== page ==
Museum of Modern and Contemporary Art in Toulouse, FRAC Midi-Pyrénées

Viva Gino ! A Lifetime of Art

Gino Di Maggio’s Art Collection Visits Les Abattoirs: Futurism, Fluxus, Nouveau Réalisme, Poster Artists, Mono-ha, Gutai, Italian Kinetic Art, and more...
From 28 february to 15 november 2020
les Abattoirs
Sergio Lombardo, "Personaggio" (détail), 1963 acrylique sur toile, collection Gino di Maggio (Milan) photo © Antonio Maniscalco

Les Abattoirs is presenting works acquired over a number of years by Gino Di Maggio (born in 1940), an Italian collector who has spent time with and promoted artists who disrupted the international art scene from the 1950s and 60s onwards. This exhibition brings together fifty artists, from Yoko Ono to César, from John Cage to Kazuo Shiraga, from Lee Ufan to Robert Filliou, and from Daniel Spoerri to Ben Vautier, centred around more than one hundred works.

It shines a spotlight on a collection that has been formed through a desire to support creation and publishing rather than for accumulation or investment, thus revealing one of the art world’s personalities, who has remained behind the scenes for a long time.

More than a simple compilation of excep- tional works, this exhibition tells the story of an entire life. As his friend Ben wrote, it is a manifesto “for another way of living” with art and artists. By following a historical timeline, it illustrates how the collection has evolved through meetings and encounters. It describes Gino Di Maggio through his commitment to artists, his publishing work, and through the activity of his Milan foundation, Mudima, created in 1989 – the first in Italy to support contemporary art.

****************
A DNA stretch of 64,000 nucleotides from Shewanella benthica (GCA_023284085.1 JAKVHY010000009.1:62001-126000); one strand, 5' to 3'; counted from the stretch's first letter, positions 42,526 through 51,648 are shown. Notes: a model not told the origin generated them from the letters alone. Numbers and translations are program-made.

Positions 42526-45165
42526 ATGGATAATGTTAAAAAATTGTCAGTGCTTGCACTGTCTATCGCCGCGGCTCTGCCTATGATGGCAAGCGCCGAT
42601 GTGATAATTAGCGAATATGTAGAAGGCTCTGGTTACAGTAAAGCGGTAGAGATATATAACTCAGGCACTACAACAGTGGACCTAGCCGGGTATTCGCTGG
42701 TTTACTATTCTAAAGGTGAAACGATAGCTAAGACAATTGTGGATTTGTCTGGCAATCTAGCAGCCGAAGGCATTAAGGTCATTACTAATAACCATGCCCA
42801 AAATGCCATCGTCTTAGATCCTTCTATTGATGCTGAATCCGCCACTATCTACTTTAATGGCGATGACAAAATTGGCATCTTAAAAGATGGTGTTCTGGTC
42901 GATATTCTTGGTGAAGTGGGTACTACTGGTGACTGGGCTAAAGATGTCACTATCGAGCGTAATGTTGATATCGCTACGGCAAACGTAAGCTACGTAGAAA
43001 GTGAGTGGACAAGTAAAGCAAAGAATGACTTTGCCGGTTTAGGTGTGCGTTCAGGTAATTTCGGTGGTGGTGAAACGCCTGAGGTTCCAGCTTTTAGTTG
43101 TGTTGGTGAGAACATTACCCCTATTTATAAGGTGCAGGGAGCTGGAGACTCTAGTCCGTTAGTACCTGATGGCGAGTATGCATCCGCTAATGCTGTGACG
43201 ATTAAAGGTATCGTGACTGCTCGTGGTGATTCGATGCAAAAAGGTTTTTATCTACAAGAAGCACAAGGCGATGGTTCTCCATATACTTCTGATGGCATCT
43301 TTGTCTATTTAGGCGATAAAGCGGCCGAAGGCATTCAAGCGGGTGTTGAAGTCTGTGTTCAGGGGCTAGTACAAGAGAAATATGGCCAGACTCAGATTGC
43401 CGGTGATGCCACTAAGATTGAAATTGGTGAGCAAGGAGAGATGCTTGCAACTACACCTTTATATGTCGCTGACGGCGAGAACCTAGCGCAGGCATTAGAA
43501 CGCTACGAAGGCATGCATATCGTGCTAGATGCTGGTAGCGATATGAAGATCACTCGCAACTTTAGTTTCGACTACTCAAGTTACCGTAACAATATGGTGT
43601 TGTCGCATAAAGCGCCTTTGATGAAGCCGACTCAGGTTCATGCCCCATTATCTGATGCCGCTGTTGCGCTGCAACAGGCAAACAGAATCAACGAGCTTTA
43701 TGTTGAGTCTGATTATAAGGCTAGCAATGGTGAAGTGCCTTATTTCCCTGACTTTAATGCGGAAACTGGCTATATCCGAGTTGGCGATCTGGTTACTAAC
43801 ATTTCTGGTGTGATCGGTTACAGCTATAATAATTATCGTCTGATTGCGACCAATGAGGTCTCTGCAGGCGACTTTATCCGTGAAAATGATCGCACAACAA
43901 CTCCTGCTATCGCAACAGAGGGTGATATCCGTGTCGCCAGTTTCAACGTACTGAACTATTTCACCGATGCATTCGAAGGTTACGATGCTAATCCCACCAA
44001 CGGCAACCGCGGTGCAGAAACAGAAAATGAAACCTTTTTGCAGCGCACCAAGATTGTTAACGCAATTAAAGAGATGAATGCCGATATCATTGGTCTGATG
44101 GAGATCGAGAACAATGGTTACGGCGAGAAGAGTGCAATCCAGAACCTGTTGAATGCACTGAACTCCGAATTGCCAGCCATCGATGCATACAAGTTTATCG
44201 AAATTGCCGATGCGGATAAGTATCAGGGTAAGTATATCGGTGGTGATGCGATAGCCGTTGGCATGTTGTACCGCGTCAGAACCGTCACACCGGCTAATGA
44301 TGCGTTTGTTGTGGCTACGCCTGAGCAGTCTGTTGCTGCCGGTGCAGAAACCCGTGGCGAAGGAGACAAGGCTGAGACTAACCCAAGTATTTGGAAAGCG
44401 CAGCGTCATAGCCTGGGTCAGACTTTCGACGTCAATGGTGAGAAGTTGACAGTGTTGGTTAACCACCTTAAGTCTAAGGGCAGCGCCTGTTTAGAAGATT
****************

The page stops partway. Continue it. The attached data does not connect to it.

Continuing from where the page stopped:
The exhibition looks back at the continued development of a collection defined by a taste for performance, for the search for interdisciplinarity in art, and for musical experi- mentation that expresses both humour and ingenuousness – a preference for form over content. The Grand Nave in Les Abattoirs has been transformed into the Grand Hall of Fluxus, where entirely revisited piano sounds can be heard. Pictorial and photographic works, drawings, sculptures, installations, and videos complete the overall experience.

Futurism was the starting point for Gino Di Maggio, as it triggered his curiosity in art. Originally from Sicily and a trained engineer, he came across this Italian art movement, first born in 1909, in the late 1950s. He saw it as the most radical and revolutionary form of a young avant-garde, enabling linguistic innovation to be explored through a gradual and experimental approach. The exhibition presents a set of futurist manifestos collected from around the globe, which through their radical gestures enable us to discover and go beyond the limits of art.